Sigma Sinks on Broadcom Scare
Motorola, which accounted for 23 percent of Sigma's revenues in the fiscal year ending Feb. 2, is building prototype second-generation IPTV set-tops that use a Broadcom processor, Robert W. Baird & Co. Inc. analyst Tristan Gerra wrote in a research note this morning.
Sigma shares were down $4.26 (20.2%) at $16.77 in early afternoon trading.
The reaction might seem extreme, but some investors have been poised for any news that Broadcom or STMicroelectronics NV (NYSE: STM) might be ready to break Sigma's near-monopoly in IPTV set-top boxes. Sigma's chip has been the only processor certified for the Mediaroom, the Microsoft IPTV platform. Just yesterday, it put out an updated version, also tailored toward Mediaroom. (See Sigma Enters IPTV Round 2.)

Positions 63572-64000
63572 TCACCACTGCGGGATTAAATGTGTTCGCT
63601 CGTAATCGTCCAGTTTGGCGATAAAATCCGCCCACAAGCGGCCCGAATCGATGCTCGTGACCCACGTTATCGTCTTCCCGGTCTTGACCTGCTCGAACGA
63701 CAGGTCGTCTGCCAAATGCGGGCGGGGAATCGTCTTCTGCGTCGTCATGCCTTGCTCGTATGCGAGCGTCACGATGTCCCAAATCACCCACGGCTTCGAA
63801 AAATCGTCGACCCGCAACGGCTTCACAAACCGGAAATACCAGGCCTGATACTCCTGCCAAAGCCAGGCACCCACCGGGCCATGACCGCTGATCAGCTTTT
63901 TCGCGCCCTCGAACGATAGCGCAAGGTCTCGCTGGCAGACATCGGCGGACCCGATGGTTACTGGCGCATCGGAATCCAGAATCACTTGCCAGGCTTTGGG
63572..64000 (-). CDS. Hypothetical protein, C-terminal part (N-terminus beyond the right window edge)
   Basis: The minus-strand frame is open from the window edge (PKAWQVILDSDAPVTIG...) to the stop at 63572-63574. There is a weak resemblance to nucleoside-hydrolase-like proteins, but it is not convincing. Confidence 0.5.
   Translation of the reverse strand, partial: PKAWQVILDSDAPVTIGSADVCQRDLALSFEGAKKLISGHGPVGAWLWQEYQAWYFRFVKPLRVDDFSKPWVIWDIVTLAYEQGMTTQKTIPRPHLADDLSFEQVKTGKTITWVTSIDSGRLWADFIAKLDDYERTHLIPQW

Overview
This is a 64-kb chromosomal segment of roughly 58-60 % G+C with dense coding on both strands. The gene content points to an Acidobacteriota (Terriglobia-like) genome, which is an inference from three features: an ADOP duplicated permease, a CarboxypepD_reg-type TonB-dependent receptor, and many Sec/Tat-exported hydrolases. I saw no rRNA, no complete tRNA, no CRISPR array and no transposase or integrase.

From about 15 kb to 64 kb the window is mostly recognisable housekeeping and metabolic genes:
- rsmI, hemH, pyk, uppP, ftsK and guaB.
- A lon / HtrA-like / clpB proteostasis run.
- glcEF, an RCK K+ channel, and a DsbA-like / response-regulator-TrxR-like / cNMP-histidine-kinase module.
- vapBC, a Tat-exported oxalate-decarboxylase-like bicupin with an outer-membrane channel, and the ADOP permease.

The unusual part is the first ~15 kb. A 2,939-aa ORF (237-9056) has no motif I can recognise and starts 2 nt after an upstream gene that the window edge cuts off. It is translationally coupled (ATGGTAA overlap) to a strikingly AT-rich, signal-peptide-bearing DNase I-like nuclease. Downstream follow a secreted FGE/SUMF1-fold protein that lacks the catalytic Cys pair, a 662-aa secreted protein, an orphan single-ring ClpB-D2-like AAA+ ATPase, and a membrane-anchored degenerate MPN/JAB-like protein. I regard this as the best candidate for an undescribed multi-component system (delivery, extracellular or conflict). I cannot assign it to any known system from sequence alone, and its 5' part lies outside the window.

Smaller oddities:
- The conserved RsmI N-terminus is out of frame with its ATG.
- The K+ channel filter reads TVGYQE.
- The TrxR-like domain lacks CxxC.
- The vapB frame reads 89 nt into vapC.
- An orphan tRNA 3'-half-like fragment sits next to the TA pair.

Even a hint of Broadcom working with Microsoft was enough to drag Sigma's stock down recently. (See Sigma's Luck Goes Omega and Sigma Bounces Back.)
But Sigma isn't convinced that Motorola has made any decisions on its next generation of boxes, considering Broadcom's relatively recent entry into the market. "Decisions like that are not usually made in that way," says Ken Lowe, Sigma vice president of business development.
Even if Motorola has decided it likes Broadcom, Sigma probably wouldn't lose all its business there. "The type of position somebody like Motorola would take is that they want to offer as many options as they can," Lowe says. "As far as I'm concerned, we're in very good position with our next-generation product."
Investors do sense something's at stake, though. Broadcom's supposed arrival could affect Sigma's business with carriers, including AT&T Inc. (NYSE: T), BT Group plc (NYSE: BT; London: BTA), and KDDI Corp. , Gerra writes. But the ramifications wouldn't hit until next year.
The companies involved weren't immediately available for comment.
— Craig Matsumoto, West Coast Editor, Light Reading